Being a child or teenager in today’s society is hard. Society dictates how they should behave, what they should like, and who they should be with. Those pressures can especially impact adolescents when they aren’t conforming or don’t want to conform to unwritten ideals about gender roles. Thankfully, there are great resources available for those working with or loving kids questioning their gender identity. The NSVRC library has some helpful titles worth checking out.
Long runs outside, walking the dog, yoga, singing, journaling or any number of self-care activities offer a much needed break from life’s stressors. Most people are in need of a little self-care. Our mental health is just as important as our physical health as it's a critical part of our overall wellbeing. Survivors, those who work in the field, and those close to these individuals, can benefit greatly from a variety of resources that can help our overall mental health.
Not only is April the time that we recognize Sexual Assault Awareness Month, but it is also the month where we can expect torrents of rain. As I stare out the window wishing for the buckets of rain pouring down from the sky to cease immediately, I find comfort in reading about individuals who embraced their own voices to bravely stand up for themselves and others. The beauty that comes through in their words makes the dreariness outside a little more bearable.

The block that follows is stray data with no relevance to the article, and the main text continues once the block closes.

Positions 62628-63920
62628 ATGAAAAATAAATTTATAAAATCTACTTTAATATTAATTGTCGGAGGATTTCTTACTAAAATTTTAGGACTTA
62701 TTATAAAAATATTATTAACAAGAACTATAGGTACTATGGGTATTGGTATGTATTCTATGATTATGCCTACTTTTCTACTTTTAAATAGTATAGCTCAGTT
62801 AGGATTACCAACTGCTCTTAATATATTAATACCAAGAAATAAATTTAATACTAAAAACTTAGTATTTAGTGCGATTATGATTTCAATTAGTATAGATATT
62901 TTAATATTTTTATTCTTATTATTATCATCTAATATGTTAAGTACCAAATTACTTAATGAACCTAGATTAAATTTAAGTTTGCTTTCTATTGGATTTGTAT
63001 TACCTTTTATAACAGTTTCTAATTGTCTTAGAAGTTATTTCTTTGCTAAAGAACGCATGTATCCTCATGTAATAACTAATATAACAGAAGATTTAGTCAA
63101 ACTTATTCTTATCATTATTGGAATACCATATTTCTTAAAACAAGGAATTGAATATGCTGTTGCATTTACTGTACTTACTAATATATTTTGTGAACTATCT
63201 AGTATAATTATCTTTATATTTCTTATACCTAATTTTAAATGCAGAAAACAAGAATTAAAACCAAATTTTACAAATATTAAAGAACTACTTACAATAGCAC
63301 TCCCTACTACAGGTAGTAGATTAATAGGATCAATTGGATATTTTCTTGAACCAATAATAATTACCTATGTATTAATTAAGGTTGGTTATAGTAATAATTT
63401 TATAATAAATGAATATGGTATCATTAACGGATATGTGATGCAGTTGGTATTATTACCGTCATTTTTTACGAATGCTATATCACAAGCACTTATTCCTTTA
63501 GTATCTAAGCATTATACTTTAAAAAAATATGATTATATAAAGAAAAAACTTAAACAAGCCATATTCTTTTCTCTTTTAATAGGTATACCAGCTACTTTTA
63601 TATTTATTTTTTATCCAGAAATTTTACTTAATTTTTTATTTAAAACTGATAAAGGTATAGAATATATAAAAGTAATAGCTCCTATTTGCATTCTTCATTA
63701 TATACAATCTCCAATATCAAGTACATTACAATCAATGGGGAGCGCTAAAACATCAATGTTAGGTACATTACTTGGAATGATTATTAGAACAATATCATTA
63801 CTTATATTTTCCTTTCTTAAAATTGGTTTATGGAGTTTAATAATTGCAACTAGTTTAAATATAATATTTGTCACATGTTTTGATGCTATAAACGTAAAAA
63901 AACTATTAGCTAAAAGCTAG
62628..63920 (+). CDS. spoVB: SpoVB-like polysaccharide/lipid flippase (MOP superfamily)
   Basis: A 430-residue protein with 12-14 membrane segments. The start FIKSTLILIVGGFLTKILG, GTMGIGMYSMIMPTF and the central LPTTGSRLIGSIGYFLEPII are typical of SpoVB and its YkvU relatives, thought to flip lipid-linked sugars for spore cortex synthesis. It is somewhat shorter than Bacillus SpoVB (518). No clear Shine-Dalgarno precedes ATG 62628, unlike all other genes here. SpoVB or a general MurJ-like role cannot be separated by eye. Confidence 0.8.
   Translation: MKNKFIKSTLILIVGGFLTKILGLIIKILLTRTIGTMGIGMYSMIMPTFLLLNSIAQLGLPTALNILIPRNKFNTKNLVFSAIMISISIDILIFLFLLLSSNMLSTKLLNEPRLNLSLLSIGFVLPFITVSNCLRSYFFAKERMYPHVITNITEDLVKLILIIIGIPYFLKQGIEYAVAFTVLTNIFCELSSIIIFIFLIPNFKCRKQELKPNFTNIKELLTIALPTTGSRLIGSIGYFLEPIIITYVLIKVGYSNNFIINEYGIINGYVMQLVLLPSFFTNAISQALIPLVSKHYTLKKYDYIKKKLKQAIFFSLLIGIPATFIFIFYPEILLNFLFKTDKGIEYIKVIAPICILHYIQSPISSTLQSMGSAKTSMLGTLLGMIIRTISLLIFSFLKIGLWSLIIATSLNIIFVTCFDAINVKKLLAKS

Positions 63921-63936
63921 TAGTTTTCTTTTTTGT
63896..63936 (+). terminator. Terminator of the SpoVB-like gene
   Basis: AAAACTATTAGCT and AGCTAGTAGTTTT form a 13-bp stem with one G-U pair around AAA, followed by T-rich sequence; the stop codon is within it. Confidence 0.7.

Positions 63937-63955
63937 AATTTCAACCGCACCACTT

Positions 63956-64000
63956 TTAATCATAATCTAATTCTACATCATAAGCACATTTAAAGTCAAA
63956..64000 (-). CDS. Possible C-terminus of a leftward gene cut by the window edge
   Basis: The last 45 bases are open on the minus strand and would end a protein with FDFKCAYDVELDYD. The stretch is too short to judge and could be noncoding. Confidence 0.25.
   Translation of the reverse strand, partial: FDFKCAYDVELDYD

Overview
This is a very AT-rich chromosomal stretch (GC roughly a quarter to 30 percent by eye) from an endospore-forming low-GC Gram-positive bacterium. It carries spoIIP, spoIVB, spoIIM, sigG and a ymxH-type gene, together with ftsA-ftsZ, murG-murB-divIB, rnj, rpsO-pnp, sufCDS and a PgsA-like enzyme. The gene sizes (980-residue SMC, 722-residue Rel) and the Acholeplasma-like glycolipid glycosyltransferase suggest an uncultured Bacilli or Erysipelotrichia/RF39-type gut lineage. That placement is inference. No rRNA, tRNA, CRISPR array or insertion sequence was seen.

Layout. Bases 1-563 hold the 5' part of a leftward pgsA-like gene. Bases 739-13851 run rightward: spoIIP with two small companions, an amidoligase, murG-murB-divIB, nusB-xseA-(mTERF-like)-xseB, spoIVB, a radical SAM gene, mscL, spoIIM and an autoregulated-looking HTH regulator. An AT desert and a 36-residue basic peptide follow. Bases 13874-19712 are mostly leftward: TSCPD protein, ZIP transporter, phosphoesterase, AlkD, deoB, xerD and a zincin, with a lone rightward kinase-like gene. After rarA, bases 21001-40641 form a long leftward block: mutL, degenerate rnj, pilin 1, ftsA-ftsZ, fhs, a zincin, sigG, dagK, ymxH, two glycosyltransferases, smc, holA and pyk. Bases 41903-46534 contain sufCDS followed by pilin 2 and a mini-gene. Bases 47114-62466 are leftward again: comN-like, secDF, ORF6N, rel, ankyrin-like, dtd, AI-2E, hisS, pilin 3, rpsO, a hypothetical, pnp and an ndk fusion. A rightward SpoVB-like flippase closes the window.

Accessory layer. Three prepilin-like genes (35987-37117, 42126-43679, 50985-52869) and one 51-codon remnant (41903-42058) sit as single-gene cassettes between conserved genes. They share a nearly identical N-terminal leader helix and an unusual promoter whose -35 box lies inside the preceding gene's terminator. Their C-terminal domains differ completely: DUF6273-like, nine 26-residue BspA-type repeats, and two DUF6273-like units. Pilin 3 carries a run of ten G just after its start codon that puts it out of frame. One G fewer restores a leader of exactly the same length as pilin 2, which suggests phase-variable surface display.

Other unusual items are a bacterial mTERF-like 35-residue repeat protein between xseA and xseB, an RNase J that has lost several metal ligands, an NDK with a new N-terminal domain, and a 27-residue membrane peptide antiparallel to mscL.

March seems to be a bear this year, bringing with it continuous snow in the East. I stand hopeful for signs of new sprouting things and the onset of all things green!
I've always loved children’s books and now, as a mother of a toddler, I have become even more enthralled with them. At home we have books in every room, on the floor, on the furniture, and a few on shelves. It warms my heart that my little one loves books as much as I do. Today I wanted to share a few of the stories we have already enjoyed together and a few I will introduce to my kiddo later on. These stories, also held in the NSVRC/PCAR Libraries, are perfect for parents or caregivers to share with their little ones to help introduce and recognize Black History Month.
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